Career Education: developing entrepreneurial skills through social enterprise
This Illustration of practice demonstrates how Myrrhee School and Cathedral College Wangaratta incorporate career education in social enterprise programs. In 2015 both schools introduced social enterprise learning through the ACRE Social Enterprise Schools Initiative. Within this approach students establish a business in the school and raise profits to reinvest in a student-selected social cause within the community.
The programs at Myrrhee School and Cathedral College Wangaratta develop a range of general capabilities including Critical and creative thinking, Personal and social capability, ICT capability, Ethical Understanding, Literacy and Numeracy.
Both schools are situated in the local government area of Wangaratta, approximately 250 kilometres north-east of Melbourne. Myrrhee School is a small rural school located in the King Valley in Myrrhee. The school caters for 22 students from Foundation to Year 6. All students are encouraged to develop their interests and creativity, build technological skills, and learn how to engage safely with the wider world to prepare for the future.
Cathedral College Wangaratta is located 43 kilometres south of Myrrhee School in the cathedral city of Wangaratta. The school caters for approximately 970 students from Foundation to Year 12 and seeks to nurture students’ gifts and talents, broaden students’ experiences and develop the whole child.
At Myrrhee School and Cathedral College Wangaratta career education is planned and developed through a social enterprise program. The social enterprise experiences encourage students to be job makers and not job seekers, skills deemed to be especially important in rural and remote regional areas. Entrepreneurial learning builds skills in leadership, enterprise and employability. Students at both schools engage in authentic experiences to develop transferable enterprise skills for effective participation in the workforce.
Students at Myrrhee School established ‘Country Drone Photos’, an aerial photography business as their social enterprise venture. Further examples of social enterprise projects have included: a community pizza night, packaged ‘Making Day’ products for online purchase, and wine production in a ‘Vine to Wine’ project.
In the social enterprise elective at Cathedral College Wangaratta Year 9 students are required to: identify a cause or charity that they would like to support, decide on the product or service that they could offer, pitch the proposal to their peers and action their plans. Social enterprise projects have included the sale of toasted sandwiches to raise money for testicular cancer and the production of lip balm to support local honey producers. Following the social enterprise elective, Year 10 students at Cathedral College Wangaratta engage in a ‘Work Education’ course as part of their weekly timetabled subjects.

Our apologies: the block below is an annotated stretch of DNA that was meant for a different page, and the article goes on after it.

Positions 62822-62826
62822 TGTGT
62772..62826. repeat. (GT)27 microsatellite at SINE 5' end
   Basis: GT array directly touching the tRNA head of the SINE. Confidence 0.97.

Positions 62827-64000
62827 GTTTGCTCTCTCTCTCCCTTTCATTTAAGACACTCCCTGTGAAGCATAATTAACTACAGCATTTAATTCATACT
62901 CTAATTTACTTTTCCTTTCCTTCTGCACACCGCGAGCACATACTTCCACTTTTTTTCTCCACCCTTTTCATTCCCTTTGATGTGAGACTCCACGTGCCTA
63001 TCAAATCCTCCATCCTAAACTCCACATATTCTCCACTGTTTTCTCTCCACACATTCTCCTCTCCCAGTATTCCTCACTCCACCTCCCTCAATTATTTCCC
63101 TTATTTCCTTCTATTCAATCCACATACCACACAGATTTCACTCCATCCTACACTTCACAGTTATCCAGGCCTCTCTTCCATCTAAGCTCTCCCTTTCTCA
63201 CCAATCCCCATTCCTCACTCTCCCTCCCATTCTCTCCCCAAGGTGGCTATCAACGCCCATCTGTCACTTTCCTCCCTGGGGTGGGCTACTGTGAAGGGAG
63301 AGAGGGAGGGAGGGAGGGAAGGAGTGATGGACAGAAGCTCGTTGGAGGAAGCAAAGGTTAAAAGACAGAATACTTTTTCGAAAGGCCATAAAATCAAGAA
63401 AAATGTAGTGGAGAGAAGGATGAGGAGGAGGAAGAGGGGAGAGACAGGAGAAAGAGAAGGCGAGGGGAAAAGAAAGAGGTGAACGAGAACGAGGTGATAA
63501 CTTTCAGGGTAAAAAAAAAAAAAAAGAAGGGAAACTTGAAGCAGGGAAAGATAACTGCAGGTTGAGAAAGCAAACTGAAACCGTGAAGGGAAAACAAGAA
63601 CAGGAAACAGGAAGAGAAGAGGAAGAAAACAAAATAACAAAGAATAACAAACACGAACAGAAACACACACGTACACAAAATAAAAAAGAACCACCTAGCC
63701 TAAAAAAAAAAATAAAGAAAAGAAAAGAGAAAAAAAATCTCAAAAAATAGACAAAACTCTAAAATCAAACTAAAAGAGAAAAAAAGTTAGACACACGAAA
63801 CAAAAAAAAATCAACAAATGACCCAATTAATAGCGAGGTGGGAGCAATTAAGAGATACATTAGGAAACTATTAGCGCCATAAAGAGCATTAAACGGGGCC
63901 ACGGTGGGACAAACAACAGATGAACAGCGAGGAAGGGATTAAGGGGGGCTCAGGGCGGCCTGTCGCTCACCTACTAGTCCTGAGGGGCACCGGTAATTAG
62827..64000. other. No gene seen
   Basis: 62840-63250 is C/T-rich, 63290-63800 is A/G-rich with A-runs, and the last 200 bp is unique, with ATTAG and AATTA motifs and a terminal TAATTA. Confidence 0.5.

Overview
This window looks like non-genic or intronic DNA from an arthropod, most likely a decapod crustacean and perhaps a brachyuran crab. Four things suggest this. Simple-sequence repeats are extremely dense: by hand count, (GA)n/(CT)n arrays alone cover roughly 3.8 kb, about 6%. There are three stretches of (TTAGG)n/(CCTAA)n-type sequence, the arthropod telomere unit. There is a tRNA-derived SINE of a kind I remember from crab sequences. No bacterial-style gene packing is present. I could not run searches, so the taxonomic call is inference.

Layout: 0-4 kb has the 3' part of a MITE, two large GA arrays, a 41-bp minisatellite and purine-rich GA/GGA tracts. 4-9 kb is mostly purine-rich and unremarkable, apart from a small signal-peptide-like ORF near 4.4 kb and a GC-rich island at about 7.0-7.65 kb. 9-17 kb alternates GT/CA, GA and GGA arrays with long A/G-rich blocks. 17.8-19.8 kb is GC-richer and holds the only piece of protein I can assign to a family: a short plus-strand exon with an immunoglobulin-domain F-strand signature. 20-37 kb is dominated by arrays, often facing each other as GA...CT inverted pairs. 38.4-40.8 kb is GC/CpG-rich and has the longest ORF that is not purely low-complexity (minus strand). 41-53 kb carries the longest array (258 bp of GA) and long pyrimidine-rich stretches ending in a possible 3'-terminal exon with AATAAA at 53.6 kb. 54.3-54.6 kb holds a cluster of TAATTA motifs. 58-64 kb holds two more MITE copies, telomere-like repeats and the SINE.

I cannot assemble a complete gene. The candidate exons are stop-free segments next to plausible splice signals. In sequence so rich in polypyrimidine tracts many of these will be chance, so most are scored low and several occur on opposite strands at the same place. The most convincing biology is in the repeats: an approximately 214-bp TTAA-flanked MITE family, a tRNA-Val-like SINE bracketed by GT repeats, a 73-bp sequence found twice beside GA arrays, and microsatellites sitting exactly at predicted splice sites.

These aspirational approaches to career education are designed to encourage students to think broadly about potential career pathways while developing a range of general capabilities.
Myrrhee School social enterprise learning experiences incorporate the Australian Curriculum learning areas of Mathematics, English, and Technologies. General capabilities developed during the social enterprise experiences include Critical and creative thinking, Personal and social capability, ICT capability, Ethical understanding, Literacy and Numeracy capabilities.
In the Year 9 social enterprise elective at Cathedral College Wangaratta, students develop their social enterprise projects within the Australian Curriculum learning areas of The Arts and Technologies. Social enterprise experiences encourage the development of general capabilities, particularly the transferable elements of the Personal and social capability and Critical and creative thinking. Ongoing career education experiences in Year 10 are aligned to the Australian Curriculum Work Studies learning area.
In the illustration of practice:
Describe how the schools use the Australian Curriculum learning areas and general capabilities to develop a career education program.
Identify the schools’ approaches to the key objectives of Future Ready: A student focused National Career Education Strategy.
How does the school identify and engage with a range of stakeholders in the development of their career education program?
In your school context:
Identify how a school-based career education program would benefit your students.
What aspects of the Australian Curriculum could be included in your school-based career education program?
What elements of the Future Ready: A student focused National Career Education Strategy would you include when developing your school-based career education program?
How would you identify and include appropriate community stakeholders when developing a school-based career education program?